DRX Chovy after qualifying for Worlds: “It doesn’t really feel real now”

DRX became the LCK’s first representatives at Worlds 2020 after taking down Gen.G in the Summer 2020 playoffs.

DRX became Korea’s first team to qualify for Worlds 2020, taking down Gen.G in the Summer 2020 playoffs. However, while the rookies might have locked down the second seed, they’ll be looking to go one better when they take on Damwon in the September 5 final.

Six hours. Five games. A three-hour pause. Two patches. One spot at Worlds locked. Those are the numbers behind DRX’s monumental victory on Sunday night, securing them a place at the League of Legends 2020 World Championship.

They managed to take down Gen.G 3-2 in an intense series that almost had to be postponed due to global server outages, coming back from a 1-2 deficit after the three-hour pause to clean up the series.

DRX’s star mid laner Jeong “Chovy” Ji-hoon was once again the shining light for the young squad. The now-experienced mid laner can now gear up for his international comeback, after carrying the organization to their first Worlds appearance in history.

He was the MVP of all of DRX’s wins against Gen.G. First he put on a Lucian clinic, demolishing Gwak “Bdd” Bo-seong in lane before carrying the momentum into the late game, where he clinched 10 of DRX’s 16 kills. 

There was a saving grace for Gen.G with Park “Ruler” Jae-hyuk picking up a Pentakill on Senna, however it wasn’t enough to get the series off on the right foot. Gen.G did manage to bring it back though, dismantling DRX in Games 2 and 3 to force the rookies onto the ropes.

Disaster then struck. The series was delayed by three hours due to global server outages, leaving the players ⁠— and the series ⁠— in limbo at the scores locked at 2-1 to Gen.G. Instead of postponing the series, the two teams opted to play the game on live servers, swapping from Patch 10.16 to Patch 10.17.

“Both teams urgently discussed options for continuing, such as rescheduling the match or proceeding on the live server. Following both teams’ agreement, we [will] arrange the remainder of the match to be carried out on the live server,” Riot Korea said in a statement.

Gen.G’s momentum was gone, DRX had the chance to mentally reset, but there were still two games to go. On the live servers, the pauses didn’t stop ⁠— first for settings, and then another pause a few minutes into the game as fans spammed the players’ new accounts with invites and notifications.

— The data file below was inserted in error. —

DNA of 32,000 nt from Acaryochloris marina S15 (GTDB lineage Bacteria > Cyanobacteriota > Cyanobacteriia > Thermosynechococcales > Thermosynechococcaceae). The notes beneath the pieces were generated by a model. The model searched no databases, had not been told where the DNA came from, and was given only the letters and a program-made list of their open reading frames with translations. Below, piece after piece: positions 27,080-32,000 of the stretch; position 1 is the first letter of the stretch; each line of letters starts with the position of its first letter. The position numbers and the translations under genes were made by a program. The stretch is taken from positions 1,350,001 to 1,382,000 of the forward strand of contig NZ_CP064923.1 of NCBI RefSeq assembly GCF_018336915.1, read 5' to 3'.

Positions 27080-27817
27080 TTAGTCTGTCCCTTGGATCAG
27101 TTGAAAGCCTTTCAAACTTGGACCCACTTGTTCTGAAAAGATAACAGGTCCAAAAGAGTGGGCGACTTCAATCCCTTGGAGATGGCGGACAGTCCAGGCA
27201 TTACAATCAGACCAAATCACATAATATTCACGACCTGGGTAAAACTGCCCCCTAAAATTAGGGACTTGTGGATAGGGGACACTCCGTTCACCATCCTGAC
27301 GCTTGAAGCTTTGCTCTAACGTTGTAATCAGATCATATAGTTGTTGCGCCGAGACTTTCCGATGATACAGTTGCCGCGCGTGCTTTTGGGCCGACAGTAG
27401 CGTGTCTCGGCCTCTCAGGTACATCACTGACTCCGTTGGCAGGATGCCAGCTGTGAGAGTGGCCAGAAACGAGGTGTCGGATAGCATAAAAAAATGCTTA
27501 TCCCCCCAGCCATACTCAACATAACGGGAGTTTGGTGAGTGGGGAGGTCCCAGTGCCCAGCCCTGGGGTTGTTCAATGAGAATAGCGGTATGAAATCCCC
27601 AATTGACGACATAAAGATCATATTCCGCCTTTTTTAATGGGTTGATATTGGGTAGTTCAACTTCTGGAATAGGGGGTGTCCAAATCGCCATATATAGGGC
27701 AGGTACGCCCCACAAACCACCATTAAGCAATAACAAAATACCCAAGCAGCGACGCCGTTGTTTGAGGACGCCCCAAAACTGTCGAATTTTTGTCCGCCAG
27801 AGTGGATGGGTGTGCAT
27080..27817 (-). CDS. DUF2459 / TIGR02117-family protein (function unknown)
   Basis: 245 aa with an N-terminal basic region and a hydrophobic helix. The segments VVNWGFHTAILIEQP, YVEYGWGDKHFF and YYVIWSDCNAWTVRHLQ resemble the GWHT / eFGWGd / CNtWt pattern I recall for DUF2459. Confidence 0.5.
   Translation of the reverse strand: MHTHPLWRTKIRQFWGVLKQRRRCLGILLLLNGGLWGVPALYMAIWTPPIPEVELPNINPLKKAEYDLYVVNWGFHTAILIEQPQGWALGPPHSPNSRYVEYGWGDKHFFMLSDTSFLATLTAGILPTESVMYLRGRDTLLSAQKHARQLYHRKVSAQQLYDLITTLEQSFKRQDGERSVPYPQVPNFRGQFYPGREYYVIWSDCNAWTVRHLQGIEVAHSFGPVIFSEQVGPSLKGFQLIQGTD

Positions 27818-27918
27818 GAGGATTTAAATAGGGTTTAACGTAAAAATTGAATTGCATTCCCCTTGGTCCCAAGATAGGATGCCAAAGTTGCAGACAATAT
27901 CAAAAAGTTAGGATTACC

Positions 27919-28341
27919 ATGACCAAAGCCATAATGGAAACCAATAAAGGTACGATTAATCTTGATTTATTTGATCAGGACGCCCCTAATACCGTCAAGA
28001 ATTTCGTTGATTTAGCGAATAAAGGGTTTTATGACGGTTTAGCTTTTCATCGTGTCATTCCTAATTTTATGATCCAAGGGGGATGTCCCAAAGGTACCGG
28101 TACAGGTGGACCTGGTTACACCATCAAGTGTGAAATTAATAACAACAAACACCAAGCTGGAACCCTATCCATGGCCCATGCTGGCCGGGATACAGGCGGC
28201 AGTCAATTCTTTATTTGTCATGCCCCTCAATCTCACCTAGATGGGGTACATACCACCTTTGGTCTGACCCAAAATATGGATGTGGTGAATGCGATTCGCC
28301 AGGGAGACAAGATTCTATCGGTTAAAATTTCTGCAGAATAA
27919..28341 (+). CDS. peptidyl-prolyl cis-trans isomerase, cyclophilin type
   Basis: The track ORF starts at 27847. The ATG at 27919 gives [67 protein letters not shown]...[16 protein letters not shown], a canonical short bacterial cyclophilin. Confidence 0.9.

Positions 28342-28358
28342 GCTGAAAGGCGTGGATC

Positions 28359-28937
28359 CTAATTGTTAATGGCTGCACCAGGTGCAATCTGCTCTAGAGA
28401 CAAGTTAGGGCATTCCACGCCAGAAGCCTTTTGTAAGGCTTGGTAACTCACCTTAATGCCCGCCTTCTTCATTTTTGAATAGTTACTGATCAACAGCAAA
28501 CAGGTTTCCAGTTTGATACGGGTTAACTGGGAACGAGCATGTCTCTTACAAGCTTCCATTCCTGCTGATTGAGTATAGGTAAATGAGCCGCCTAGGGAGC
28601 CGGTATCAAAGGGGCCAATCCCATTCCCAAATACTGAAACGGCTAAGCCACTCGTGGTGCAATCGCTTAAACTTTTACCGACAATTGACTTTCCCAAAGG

However, DRX didn’t let the distractions faze them. Chovy once again put his foot on the gas, partnering with jungler Pyosik to keep Gen.G at bay across the map. His flawless 7/0/3 Ekko mid helped tie the series back up, and he continued the form with a slightly rocky Sylas performance in Game 5. 

The final game was as messy as you’d expect from a series that had been dragging on for six hours. It was scrappy, fights were breaking out across the map, and macro was out the window. While Gen.G managed to secure the Ocean Soul, and Ruler on Kalista tried his best to carry his team to a win, Chovy managed to shut him down at the penultimate Baron fight, booking his ticket to Shanghai in the process.

“I’m pretty much satisfied [with my performance],” Chovy told LCK casters after Sunday’s win.

“When we gave up that dragon, it was because I played badly. I was angry at myself. At the next fight, we won the fight. I thought, ‘why did we win this fight?’ I was just dealing damage and we just won, so I thought my teammates did really well.”

The win was a surreal feeling for not only Chovy, but his teammates. For Pyosik and Keria, they’ve never been to Worlds. Doran rode the bench for Griffin in 2019, never getting the chance to play on stage in Europe. For them, the chance to go to Worlds ⁠— and try and turn Korea’s fortunes around at the international level after years of mediocrity ⁠— is huge.

“It doesn’t really feel real now, but seeing my teammates’ reaction ⁠— I guess this is really happening.”

“Pyosik hugged me as soon as we won. When I turned around, the bot duo was crying. Seeing them, I thought, ‘why are they crying as if we lost at the regional qualifiers?’ I guess they are smiling now.”

The series will arguably always be marred in controversy though. With DRX pulling out two of their three wins after the patch change, critics have voiced concerns about competitive integrity. Chovy brushed it off though, saying he was focused on the task at hand, even double checking the patch notes to see the exact changes before Game 4.

“I’m not sure about other players, but for me, I wasn’t really bothered too much. I was checking the patch notes and seeing if anything changed, and I was trying my best to just focus on the game.”

There’s still one task that awaits DRX though. They might have secured a spot at Worlds, but there’s an LCK title on the line. They’ll face off against Damwon Gaming on September 5 for a chance to get the coveted first seed. For Chovy, it could be his fourth time lucky at finally getting some silverware for himself, and he’s quietly confident.

“I’ve always lost in the grand finals, so I want to show something better this time around. I’m feeling pretty confident. We are now playing online, so maybe this could be my chance.”

Translation Credit: Inven Global

ProducerJosh Swift
Andrew Amos
Andrew Amos
After joining Snowball in mid-2018, Andrew "Ducky" Amos has fast become one of our region's best esports writers. Cutting his teeth in Oceanic Overwatch, he now covers all kinds of esports for publications globally. However, his heart still lays at home, telling the story of Aussies trying to make it big.



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